If you could change the name of coffee what would you call it?

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Coffee Consumption Rises Worldwide!

Good news for Furnace Hills Coffee Company. Yes worldwide coffee consumption is at an all time high in 2011. Below you’ll see the reports that are out re: coffee consumption and the new & emerging markets.

Here’s a question for you: Are you drinking more coffee this year than you did last? Is your personal coffee consumption up?

Worldwide coffee consumption increased by 1.3% to 139 million bags (of 60 kg each) in 2011 compared to 137.2 million bags in 2010 driven by growing demand in Brazil, Vietnam, Mexico, India, Venezuela and other countries, according to International Coffee Organization (ICO) .

As per the ICO data, exporting countries consumed 42.4 million bags of coffee in 2011 compared to 41 million bags in the prior year period.

Roasted coffee beans Español: Granos de café t...

Roasted coffee beans Español: Granos de café tostado (natural). Bahasa Indonesia: Biji kopi alami yang telah disangrai. (Photo credit: Wikipedia)

In its latest report the organization said: “The highest rates of growth (consumption) have been found mostly in exporting countries, which have increased their share of the total from 25 per cent in 2000 to 30.5 per cent in 2011,” reported The Economic Times.

The consumption in importing countries, including the US, Germany, Japan, France, Italy, the UK and Spain, was 96.6 million bags in 2011 compared to 96.1 million bags in the year ago period.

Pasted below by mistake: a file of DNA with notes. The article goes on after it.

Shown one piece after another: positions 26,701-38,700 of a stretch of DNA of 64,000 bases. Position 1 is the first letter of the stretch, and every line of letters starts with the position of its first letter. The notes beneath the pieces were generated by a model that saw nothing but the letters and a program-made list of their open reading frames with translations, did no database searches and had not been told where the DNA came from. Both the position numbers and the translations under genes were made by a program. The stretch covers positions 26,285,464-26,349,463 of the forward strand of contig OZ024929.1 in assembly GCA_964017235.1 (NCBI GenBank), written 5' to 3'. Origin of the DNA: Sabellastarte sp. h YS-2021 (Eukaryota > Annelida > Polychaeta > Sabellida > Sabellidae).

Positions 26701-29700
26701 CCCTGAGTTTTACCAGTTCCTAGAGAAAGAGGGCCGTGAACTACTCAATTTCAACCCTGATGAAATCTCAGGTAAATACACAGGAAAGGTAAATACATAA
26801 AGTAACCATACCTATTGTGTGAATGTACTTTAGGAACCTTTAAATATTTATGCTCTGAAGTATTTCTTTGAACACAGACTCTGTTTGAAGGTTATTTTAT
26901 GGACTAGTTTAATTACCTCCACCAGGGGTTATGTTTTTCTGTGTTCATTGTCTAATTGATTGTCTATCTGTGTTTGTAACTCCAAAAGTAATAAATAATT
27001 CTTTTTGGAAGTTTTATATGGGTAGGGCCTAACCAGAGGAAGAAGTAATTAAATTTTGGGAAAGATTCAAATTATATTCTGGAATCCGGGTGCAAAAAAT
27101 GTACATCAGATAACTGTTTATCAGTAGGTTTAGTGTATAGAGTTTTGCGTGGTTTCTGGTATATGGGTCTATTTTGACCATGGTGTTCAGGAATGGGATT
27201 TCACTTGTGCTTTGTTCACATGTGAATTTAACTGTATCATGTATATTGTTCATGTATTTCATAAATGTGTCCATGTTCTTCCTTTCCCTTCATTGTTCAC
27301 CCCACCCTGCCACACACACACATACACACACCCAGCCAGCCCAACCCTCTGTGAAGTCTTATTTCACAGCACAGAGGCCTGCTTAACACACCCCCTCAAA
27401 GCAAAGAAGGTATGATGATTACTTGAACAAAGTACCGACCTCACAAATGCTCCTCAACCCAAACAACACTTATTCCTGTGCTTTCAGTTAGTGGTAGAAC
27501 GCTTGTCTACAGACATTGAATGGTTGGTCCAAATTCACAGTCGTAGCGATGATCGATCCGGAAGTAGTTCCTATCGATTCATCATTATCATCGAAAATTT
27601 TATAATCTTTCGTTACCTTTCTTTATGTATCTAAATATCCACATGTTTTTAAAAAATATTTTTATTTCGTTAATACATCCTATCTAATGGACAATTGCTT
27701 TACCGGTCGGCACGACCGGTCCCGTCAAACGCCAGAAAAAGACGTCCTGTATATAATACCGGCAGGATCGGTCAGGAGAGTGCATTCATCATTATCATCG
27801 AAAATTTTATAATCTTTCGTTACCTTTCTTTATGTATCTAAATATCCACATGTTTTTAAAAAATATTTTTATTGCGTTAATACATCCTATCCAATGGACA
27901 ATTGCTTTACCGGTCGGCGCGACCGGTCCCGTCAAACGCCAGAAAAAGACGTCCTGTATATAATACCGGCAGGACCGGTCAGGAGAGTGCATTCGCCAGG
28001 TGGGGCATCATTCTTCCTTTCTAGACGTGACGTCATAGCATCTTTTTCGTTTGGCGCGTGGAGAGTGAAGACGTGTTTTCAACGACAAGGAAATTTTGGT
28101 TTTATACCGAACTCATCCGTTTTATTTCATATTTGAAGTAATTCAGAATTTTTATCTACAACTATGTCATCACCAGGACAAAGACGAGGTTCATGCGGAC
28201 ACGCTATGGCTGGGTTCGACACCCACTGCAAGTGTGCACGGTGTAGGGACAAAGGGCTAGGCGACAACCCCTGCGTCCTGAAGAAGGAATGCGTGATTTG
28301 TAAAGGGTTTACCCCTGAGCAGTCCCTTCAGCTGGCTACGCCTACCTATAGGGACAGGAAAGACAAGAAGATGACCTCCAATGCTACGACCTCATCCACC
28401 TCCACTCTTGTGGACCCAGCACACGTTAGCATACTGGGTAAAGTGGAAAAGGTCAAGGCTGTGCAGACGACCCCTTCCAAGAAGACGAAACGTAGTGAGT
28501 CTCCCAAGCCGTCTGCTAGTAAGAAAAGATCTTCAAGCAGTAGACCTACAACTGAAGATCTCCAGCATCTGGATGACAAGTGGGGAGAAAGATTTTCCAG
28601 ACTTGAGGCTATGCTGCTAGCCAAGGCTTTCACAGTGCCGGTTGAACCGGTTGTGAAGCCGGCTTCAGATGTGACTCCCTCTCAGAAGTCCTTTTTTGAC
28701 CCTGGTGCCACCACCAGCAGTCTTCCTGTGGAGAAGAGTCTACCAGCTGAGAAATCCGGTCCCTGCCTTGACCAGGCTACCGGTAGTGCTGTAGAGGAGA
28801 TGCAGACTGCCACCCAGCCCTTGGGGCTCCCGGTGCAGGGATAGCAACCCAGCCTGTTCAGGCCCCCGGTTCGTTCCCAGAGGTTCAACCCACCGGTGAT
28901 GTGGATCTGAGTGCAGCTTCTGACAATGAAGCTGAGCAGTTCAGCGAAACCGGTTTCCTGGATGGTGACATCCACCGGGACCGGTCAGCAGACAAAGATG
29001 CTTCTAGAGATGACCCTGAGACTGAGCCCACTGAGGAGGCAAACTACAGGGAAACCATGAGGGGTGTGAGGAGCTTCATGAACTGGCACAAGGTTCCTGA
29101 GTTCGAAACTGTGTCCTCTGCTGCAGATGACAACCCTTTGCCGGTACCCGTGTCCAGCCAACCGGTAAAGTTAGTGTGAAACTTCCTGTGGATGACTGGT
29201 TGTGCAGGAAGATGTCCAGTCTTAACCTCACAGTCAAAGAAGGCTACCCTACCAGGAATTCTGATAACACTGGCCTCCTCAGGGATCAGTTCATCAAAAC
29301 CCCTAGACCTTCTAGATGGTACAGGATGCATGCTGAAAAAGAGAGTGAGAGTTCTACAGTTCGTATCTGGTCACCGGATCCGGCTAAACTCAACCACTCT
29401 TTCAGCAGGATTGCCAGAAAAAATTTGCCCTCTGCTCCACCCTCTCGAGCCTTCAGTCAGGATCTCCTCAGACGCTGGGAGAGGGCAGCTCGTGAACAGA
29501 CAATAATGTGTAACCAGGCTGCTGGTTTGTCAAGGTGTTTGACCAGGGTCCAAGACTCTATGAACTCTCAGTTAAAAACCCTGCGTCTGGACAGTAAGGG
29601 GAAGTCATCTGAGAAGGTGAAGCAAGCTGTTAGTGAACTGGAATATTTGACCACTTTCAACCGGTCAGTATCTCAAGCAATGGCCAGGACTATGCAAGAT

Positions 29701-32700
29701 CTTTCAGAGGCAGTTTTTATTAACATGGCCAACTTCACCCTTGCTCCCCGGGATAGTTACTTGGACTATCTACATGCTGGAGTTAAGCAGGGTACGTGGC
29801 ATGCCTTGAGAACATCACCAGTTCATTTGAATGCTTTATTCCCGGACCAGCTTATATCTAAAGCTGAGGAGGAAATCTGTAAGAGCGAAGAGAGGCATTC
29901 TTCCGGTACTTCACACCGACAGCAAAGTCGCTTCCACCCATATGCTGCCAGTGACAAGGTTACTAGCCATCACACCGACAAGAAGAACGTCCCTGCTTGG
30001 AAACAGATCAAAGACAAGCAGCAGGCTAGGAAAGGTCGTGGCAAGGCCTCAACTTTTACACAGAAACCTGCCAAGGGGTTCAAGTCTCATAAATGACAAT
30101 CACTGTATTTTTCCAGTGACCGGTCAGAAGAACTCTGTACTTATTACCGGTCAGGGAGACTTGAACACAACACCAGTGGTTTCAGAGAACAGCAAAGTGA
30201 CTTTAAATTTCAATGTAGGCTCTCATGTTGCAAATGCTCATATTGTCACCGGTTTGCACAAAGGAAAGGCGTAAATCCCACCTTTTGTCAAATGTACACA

The importing countries, including the US, Germany, Japan, France, Italy, the UK and Spain, consumed 96.6 million bags in 2011 compared to 96.1 million bags in 2010.

In emerging markets like Russia, Korea, Ukraine, Australia, Algeria, etc, coffee consumption increased marginally to 25.8 million bags from 25.2 million bags in the previous crop year.

The global coffee production has been estimated flat at 134.3 million bags in the 2011-12 crop year, which runs from October to September, compared to 2010-11 as the shortfall in production in Brazil was compensated by increased production in other countries, particularly Vietnam, Peru and Honduras, ICO was cited by the news paper. (Taken from Hot Drinks Business Review, October 22, 2012) (http://hotdrinks.drinks-business-review.com/)

What Furnace Hills Coffees may you drink more of this next year? Check out our coffee offerings at http://furnacehillscoffee.com.

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Coffee Facts:

We know this is a bit late — National Coffee Day was a couple of weeks ago — but thought you’d like these facts anyway! There are a couple of questions at the bottom of the page. Let us know what you think.